Muscle is not generally a problem for health. Core strength is as important as endurance. And on a team, you want to have guys with different capabilities. Everybody’s a marathon finisher, but some days you need the marathon winner; everyone can bench his weight but some times you need to bench more than that. All depends. (I was the wiry distance runner guy, which is kind of a laugh if you see me now).

          3. Hartley

            When I was running around under that bit of rifle-green felt, I was tall (6′ 2″) and skinny (came out of TG at 175 lb). Never broke anything, though I did screw up a knee in ski training and punctured an eardrum at Camp Mackall (the only thing in my med records when I left). My observation was that the somewhat skinnier guys (shorter and skinnier was best except for ski mountaineering) had the best all-round endurance. I knew guys who could seemingly bench an M151, but when out rucking around, they were always at the back with their tongues hanging out. The ultra-skinny sprinters were the same. On the other hand, the weight-lifters were very popular when violence broke out at the club.

  13. DaveP

    When the English found that sailors needed to drink lime juice, they mixed it with rum and made grog. When they found that the troops needed quinine to prevent malaria, they created the G&T.
    Take a lesson from the English, whose empire once spanned the world. If the troops need medicine, make a mixed drink of it and they’ll line up to take it.

    1. bloke_from_ohio

      The Royal Navy stopped serving Grog sometime in 1970’s if I recall. But, the outfit they used to buy the stuff from still makes rum in the original vats. It is delicious and portions of the profits go to the Royal Navy’s charity and support fund.

      Grog rations themselves evolved from the beer rations that predate them. At some point it became cheaper to give the Sailors rum than beer. The British could produce rum in Barbados for almost nothing and it was easier to use the local stuff than to ship booze from home. At some point they started cutting it with water, both to make it go further and to reduce the impact of drunkenness (a long time obsession of military commanders both at sea and on land). Some very silly traditions rose up from Sailors attempting to subvert the new rules. Stuff like never washing cups and so on. When they Admiralty discovered that citrus fruit seemed to counteract scurvy, they added lime juice.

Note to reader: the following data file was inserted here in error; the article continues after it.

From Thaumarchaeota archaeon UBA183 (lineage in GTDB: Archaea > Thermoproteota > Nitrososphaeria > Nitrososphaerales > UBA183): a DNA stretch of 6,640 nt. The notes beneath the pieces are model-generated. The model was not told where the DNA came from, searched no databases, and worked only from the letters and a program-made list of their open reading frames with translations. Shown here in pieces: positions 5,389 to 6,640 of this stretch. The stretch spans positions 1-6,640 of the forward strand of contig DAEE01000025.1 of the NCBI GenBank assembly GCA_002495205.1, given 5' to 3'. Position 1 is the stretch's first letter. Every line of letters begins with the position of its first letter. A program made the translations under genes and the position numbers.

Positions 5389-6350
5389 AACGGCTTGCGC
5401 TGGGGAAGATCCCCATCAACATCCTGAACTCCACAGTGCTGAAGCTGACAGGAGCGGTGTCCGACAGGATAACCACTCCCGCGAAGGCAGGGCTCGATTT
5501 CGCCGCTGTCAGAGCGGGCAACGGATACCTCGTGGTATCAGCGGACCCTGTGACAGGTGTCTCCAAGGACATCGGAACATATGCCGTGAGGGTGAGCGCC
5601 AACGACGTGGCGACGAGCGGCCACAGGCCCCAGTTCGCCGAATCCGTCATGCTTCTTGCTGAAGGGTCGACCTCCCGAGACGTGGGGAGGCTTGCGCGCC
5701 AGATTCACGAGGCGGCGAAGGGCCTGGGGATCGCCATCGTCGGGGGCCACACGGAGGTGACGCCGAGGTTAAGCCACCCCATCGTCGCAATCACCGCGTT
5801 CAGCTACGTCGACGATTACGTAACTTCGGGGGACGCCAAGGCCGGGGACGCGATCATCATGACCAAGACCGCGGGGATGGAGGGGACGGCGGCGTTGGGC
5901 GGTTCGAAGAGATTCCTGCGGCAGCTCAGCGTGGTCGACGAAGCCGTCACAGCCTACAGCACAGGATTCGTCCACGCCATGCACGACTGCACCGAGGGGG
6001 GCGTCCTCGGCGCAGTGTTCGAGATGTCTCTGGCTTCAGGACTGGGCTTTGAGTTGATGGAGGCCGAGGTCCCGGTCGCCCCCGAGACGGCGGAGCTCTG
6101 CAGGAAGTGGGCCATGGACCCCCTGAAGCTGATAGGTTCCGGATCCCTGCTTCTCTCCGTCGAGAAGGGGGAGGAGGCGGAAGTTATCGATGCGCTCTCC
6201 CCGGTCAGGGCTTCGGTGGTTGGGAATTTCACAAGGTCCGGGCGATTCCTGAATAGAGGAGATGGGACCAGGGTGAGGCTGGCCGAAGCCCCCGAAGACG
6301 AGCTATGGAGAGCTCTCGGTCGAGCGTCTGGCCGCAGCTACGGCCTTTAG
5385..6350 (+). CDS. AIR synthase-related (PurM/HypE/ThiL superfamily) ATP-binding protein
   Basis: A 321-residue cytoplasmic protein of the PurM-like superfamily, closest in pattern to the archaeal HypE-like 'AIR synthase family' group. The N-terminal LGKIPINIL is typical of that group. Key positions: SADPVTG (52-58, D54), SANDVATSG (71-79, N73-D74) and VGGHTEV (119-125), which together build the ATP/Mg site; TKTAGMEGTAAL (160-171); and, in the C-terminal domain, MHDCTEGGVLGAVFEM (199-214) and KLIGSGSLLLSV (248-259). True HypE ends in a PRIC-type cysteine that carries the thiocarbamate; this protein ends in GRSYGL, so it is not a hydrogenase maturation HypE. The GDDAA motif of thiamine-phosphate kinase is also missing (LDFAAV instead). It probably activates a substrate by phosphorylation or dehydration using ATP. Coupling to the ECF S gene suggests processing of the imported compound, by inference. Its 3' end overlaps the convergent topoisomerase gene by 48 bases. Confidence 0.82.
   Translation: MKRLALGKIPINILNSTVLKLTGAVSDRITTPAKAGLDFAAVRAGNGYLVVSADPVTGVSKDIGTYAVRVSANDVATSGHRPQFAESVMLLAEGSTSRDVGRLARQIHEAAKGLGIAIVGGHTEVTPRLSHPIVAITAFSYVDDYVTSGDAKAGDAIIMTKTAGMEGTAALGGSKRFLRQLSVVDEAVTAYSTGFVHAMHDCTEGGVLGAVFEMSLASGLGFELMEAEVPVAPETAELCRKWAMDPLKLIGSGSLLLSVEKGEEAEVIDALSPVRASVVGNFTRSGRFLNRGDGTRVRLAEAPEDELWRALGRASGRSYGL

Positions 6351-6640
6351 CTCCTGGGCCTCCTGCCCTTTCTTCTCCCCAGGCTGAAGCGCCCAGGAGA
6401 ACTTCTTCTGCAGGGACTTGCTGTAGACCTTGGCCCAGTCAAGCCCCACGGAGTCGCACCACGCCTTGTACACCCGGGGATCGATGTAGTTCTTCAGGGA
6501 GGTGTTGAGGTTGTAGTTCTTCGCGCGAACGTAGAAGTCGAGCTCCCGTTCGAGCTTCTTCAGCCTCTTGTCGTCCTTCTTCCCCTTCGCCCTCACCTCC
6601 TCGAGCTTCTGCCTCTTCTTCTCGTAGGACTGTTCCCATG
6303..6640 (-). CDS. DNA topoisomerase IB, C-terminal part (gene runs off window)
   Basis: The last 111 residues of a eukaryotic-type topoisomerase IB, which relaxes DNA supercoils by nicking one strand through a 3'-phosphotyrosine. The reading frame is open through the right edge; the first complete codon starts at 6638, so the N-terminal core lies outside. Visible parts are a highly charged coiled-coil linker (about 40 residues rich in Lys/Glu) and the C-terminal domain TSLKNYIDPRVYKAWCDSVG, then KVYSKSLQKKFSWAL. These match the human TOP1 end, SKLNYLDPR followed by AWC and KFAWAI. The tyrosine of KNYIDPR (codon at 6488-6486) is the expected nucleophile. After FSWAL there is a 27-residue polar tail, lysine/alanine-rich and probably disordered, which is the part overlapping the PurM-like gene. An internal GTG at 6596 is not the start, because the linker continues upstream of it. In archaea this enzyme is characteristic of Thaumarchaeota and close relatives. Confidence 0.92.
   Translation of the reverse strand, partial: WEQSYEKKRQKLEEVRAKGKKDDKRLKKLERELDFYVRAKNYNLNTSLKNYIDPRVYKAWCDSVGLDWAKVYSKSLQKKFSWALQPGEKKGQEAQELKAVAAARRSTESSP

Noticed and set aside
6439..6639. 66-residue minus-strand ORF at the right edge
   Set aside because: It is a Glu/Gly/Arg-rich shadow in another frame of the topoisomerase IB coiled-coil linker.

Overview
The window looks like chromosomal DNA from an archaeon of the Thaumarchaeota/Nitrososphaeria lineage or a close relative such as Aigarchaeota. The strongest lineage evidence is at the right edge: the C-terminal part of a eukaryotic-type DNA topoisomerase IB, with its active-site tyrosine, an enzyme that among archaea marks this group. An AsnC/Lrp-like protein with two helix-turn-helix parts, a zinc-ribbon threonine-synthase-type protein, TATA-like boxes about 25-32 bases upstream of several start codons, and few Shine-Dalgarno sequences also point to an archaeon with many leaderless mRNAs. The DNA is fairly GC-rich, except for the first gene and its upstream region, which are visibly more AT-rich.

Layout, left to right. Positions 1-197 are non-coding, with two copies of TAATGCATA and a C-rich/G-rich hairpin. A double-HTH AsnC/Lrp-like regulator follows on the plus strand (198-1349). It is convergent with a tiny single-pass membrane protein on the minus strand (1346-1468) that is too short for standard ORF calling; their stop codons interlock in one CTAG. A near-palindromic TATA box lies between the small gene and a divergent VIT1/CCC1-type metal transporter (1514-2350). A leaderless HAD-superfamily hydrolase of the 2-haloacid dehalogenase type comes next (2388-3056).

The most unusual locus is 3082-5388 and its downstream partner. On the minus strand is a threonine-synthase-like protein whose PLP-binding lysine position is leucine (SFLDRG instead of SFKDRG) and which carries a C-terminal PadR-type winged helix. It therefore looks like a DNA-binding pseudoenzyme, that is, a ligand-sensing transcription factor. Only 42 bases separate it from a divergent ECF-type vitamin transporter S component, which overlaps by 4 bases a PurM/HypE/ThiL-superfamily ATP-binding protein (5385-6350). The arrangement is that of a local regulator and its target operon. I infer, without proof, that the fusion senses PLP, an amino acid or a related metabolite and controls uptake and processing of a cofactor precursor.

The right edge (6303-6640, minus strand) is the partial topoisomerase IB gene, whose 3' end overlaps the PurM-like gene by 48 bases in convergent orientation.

At the time nobody actually knew what in the fruit was actually the remedy. We now know it was a vitamin deficiency, but they had no idea. A contemporary theory pointed to the acid in the juice.

      They were close, but not quite right. It would have worked better to just give the Sailors the limes themselves since they would get a better “dose” from the flesh of the fruit than from juice sitting in a copper carafe for weeks or months at a time.

      Based on later experience in the artic it was found that chomping down on seals pretty worked pretty well too, but those are hard to come by in the Caribbean. But the same practice helps keep the Inuits from suffering from scurvy in an environment without any appreciable plant life, let alone lime trees.

      I cannot speak to the efficiency of using SEAL meat to stave off scurvy. I assume that since frogmen are still men, the cultural aversion to cannibalism has been an impediment to formal testing. The cost of training a SEAL just to eat them is also quite high even for our bloated R&D budgets. Maybe BoatGuy can help us out…

      1. DaveP.

        …Or go to Amazon and order a copy of “Lobscouse and Spotted Dog”, and get their grog recipe and much more besides.

        1. Paul from Canada

          …”Lobscouse and Spotted Dog” . Thanks for the reminder, I have been meaning to get this for ages. There is also a European music label that has a series of albums of all of the classical music played in the books, and all of the sea shanties as well.

      2. Paul from Canada

        Doesn’t have to be seal (or SEAL, though I imagine SEAL would be very tough and stringy, not enough fat), any red meat, so long as it is fresh. Proved by experiments and actual practice by Nansen, Amundsen and others

  14. Mike_C

    > longitudinal studies on health and fitness, to see what actually works vs. what is “old soldier’s tales”. Maybe a lot of what we think is true isn’t
    THIS. Sometimes “common sense” isn’t, either. Example: There’s a landmark study in cardiology called CAST (Cardiac Arrhythmia Suppression Trial). The TL;DR is that among people who’ve had a heart attack (post-MI; myocardial infarction) having excess premature heartbeats (VPD, ventricular premature depolarization) is associated with greater chance of dying due to arrhythmia. Not surprisingly, someone hypothesized that giving drugs to suppress VPDs could save lives in the post-MI patient group. Well, turned out that you can indeed get rid of VPDs (in some people at least) via oral medications, but unexpectedly, the post-MI patients who no longer had VPDs (because of the drugs you gave them) were MORE likely to die from arrhythmia.